Excellent. Looks like we've got time for one more question here. Implications for Europe. "What does Europe do in response to this bill that we've passed here?"

Charles Mann:

I think it's interesting. Pardon me, Hannah, I've started. Keep going with this.

Hannah Cao:

Oh, oh, go ahead Charles.

Charles Mann:

No, no. I'll tell you.

Hannah Cao:

Okay. So in terms of Europe, so there's another bill, there's a very special credits in this bill, which is the Commercial EV bill. It enables ... It does not have any strict made in US or critical mineral battery component requirements, as well as the vehicle is running in the land of US. The company or the taxpayer can claim $7,500 credits on the EV. This largely enable a lot of European OEM, like for example, Porsche and BMW, they sell expensive cars.

They produce their cars in Germany and they don't have many battery partnership in the US. This enable them to lease or rent their vehicle to consumers, to enable consumer, enable whoever the taxpayer is to claim that $7,500 credits. And that's the same $7,500 credits, the same amount as the other very strict EV credits, only apply to made in US vehicles. So this kind of give a lot of relief for people who are concerned about the increasing tension between US and Europe. So that's a very positive signal. And last week, I actually went to Porsche's website and I saw they are offering $7,500 credits for people who lease their new Taycan. So a lot of the credits are already being applied by these OEMs these days.

Charles Mann:

The leasing mechanism is one that is kind of a relief valve for any pressure, that BMW or Mercedes may feel. We shall see the duration of that. On a longer term perspective, Hannah, you were discussing this with me, is maybe some of the FTA agreements may change.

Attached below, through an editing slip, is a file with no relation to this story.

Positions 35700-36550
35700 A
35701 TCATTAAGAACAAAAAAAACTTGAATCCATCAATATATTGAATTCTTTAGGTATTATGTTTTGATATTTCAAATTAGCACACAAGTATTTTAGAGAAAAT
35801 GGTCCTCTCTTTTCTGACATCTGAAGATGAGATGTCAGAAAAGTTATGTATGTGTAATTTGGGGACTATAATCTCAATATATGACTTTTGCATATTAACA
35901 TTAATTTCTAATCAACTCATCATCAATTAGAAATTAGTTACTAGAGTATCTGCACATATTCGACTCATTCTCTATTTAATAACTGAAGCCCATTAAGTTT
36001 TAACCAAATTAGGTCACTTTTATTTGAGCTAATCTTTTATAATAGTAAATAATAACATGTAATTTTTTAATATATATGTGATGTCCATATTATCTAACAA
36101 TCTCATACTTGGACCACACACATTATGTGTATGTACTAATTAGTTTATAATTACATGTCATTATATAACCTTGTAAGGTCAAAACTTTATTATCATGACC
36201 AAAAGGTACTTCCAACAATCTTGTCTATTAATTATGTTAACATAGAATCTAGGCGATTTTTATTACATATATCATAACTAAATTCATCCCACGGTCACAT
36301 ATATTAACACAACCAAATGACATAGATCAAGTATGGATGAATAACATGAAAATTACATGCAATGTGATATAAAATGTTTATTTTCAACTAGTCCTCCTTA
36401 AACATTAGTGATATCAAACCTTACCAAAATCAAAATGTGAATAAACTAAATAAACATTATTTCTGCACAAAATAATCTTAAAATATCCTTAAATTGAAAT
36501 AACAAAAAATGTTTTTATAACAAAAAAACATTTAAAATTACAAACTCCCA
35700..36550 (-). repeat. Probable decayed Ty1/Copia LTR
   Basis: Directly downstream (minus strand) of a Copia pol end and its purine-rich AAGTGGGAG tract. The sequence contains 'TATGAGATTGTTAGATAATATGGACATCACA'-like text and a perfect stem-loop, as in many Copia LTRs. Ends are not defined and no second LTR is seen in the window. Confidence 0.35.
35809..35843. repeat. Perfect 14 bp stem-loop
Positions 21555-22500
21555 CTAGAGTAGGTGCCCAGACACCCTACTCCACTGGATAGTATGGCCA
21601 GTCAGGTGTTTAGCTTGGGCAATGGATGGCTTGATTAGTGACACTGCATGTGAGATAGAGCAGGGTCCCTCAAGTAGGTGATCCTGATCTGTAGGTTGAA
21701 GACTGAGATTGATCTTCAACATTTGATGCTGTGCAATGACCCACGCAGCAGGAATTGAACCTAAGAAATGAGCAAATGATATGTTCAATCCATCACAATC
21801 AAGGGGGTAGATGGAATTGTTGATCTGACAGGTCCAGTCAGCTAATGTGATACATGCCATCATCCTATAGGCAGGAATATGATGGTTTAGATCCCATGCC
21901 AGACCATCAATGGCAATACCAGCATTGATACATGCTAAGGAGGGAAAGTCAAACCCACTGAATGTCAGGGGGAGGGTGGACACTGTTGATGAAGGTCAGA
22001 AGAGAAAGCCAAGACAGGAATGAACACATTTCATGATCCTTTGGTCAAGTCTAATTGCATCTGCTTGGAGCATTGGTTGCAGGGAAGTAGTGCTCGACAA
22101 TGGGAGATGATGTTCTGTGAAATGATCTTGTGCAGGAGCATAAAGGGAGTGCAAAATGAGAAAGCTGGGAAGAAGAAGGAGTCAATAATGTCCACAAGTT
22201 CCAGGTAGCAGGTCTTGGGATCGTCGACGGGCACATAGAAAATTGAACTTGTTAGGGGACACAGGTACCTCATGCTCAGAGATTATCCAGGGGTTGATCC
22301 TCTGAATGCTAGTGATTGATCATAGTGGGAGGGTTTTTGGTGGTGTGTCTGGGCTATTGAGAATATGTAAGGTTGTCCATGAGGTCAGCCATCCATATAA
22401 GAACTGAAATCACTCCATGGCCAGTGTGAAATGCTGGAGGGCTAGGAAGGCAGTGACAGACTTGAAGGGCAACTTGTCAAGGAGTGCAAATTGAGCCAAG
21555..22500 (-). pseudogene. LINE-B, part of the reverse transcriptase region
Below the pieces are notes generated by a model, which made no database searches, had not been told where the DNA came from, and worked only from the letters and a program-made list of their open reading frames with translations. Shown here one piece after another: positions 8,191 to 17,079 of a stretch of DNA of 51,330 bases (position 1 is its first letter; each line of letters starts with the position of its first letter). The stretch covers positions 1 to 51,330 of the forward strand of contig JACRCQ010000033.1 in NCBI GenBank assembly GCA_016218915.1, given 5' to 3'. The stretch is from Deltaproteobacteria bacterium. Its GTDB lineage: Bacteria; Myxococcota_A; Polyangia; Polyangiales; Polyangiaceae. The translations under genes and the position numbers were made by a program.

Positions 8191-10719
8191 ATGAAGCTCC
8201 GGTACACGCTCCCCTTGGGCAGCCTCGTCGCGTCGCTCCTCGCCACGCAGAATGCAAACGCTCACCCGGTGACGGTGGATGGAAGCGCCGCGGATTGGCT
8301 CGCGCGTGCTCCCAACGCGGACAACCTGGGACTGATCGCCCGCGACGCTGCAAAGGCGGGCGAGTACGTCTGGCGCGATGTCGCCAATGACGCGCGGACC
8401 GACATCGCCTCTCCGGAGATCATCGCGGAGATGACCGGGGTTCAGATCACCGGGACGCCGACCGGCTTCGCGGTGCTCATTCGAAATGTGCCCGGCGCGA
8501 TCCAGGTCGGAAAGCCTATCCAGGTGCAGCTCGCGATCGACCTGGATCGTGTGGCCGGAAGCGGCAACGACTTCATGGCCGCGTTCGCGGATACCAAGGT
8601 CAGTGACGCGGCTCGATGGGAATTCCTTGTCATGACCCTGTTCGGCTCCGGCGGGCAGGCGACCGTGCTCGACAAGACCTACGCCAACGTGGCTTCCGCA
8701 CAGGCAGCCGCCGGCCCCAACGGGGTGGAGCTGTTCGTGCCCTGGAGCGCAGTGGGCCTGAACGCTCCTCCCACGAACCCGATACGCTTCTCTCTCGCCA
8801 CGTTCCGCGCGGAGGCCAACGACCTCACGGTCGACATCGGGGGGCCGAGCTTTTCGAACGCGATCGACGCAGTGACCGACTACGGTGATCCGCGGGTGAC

Hannah Cao:


Charles Mann:

Open up more opportunities for European countries, but also on a longer term basis, what we're seeing is, an example is Volkswagen. Volkswagen has announced a plant to build the Scout. If anyone is a old, looks at heritage vehicles, to build the Scout in the United States. So the Europeans are also pivoting to develop their own vertical channel in the United States. So it feels like there's a path forward for it to not be acutely painful for the Europeans. But then, we're also seeing long-term investments being planned right now.


Hannah Cao, CFA, Associate Analyst, Equity Research

Hannah Cao:

Yes. And also, yeah, and then I don't know if we have more time, but recently the US and the Europe, they just had agreements that critical mineral source from Europe can also qualify for the very strict, clean vehicle credit in the US. So that kind of, that's also a positive signal for the IRA bill and for Europe.

Jake Sluis:

Okay. Excellent. Thanks, Charles, and thanks, Hannah, it was a great commentary. Appreciate you both joining us today on this Research Spotlight call. And want to thank everyone also for joining us today as well. As this call ends, you're going to see a survey that's going to appear on your screen. Your feedback is incredibly important to us. It helps us inform future calls. If you could, please fill out that if you have some time. Also hope that you can join us for the next Research Spotlight call, June 14th. Thank you all again. Have a great rest of the week. Take care. Bye-bye.